As Bingtown slides toward disaster, clan matriarch Ronica Vestrit, branded a traitor, searches for a way to bring the city's inhabitants together against the Chalcedean threat.
Meanwhile, Althea Vestrit, unaware of what has befallen Bingtown and her family, continues her perilous quest to track down and recover her liveship Vivacia from the ruthless pirate Kennit.
Bold though it is, her scheme may be in vain. For her beloved Vivacia will face the most terrible confrontation of all as the secret of the liveships is revealed. It is a truth so shattering, it may destroy Vivacia and all who love her, including the boy-priest Wintrow Vestrit, whose life already hangs in the balance.
Spend some more time with the Liveship Traders.
©1999 Robin Hobb (P)2010 Tantor
"One has to use a jeweler's loupe to find a flaw or a dull moment in this splendid conclusion to one of the finest fantasy sagas to bridge the millennium." (Publishers Weekly)
I have read a lot of fantasy in my time and it is rare to come across a story that is truly original. The world Robin Hobb has created in this series is unlike any I've seen, the magic is subtle and the characters are alive. After reading the Farseer trilogy (also by Robin Hobb), I couldn't wait to get my hands on more of her books. This one was as good, if not better. The characters Robin creates are real people, they don't always behave the way you expect them to, they make mistakes and they evolve based on what has happened to them. None of the characters are completely good or completely evil, and they don't fit into classic stereotypes.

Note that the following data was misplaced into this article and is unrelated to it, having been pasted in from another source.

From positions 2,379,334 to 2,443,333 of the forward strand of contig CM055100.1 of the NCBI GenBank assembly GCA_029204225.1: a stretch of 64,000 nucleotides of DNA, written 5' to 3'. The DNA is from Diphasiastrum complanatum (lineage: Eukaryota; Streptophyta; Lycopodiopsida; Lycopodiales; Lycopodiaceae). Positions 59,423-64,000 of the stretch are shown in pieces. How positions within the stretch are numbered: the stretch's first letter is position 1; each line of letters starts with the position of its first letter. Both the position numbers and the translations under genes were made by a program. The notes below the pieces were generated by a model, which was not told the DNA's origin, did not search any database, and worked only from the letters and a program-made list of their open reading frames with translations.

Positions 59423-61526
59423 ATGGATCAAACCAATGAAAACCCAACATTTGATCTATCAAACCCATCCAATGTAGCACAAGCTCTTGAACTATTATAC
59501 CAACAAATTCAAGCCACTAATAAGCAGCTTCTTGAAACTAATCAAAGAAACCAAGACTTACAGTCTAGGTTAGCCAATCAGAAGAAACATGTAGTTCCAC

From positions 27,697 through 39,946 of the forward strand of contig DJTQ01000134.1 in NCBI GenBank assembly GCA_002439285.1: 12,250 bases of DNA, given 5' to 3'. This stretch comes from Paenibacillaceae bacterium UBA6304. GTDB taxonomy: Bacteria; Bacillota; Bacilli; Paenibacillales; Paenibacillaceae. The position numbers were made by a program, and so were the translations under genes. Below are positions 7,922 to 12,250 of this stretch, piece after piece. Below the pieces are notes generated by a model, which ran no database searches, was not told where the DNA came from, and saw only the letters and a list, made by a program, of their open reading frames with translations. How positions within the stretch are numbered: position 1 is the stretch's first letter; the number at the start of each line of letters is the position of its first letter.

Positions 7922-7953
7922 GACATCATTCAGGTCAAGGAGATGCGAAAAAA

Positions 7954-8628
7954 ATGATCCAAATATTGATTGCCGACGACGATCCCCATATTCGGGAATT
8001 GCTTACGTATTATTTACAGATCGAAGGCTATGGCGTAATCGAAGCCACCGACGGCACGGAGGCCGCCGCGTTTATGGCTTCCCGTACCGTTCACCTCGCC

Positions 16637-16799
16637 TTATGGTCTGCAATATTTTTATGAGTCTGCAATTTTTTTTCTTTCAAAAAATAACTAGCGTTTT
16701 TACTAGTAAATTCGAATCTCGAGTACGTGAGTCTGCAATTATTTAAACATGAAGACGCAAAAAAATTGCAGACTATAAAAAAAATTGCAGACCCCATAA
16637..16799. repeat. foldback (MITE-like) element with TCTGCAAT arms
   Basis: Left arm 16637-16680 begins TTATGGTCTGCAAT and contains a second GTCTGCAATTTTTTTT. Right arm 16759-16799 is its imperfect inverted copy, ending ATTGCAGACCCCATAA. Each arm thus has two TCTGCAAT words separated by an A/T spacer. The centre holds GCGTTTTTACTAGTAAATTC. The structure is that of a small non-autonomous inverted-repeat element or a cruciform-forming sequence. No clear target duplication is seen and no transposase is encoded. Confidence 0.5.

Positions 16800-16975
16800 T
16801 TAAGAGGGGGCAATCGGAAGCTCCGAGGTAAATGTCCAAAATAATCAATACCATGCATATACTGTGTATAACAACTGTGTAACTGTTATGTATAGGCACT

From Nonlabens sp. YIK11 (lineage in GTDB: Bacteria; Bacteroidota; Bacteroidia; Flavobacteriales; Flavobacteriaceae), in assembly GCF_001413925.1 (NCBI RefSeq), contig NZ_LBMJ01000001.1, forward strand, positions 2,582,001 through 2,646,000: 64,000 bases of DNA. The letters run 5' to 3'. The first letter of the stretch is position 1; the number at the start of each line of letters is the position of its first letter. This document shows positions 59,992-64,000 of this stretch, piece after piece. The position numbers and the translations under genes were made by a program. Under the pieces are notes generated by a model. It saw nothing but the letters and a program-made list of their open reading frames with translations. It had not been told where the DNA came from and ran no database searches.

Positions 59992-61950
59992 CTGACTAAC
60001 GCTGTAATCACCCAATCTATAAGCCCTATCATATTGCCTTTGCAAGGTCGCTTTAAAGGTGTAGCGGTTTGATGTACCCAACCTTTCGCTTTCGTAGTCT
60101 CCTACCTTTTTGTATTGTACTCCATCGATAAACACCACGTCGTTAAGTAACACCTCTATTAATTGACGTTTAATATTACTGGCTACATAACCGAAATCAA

This series is actually placed in the same world as the Farseer trilogy and there are a few subtle ties to that story (which is fun if you've read it). If you find you like Robin Hobb's style, you should really consider listening to her works in order. Each trilogy stands alone, but is made better if read in the right order. Start with the Farseer trilogy, next is the Liveship Traders, then the Tawny Man, and finally the Rainwild chronicles. If on the other hand, you are only going to read one set...read this one. It is impossible to stop listening until you've reached the end.
Only to a dedicated fantasy reader.
It is a teensy little bit Pernlike because there are dragons and people dedicated to them.
This narrator just isn't my favorite.
No! I had periods of being sick of it.
I feel as if many of the characters started developing personalities they didn't have in the first two books. Kennit actually became pretty interesting. I still waiting on Althea.
This is another installment in this engrossing story... I thought it was the final of 3 books, but it's certainly not the end of the story, so I look forward to the next book? Trilogy? Still can't stand the narrator.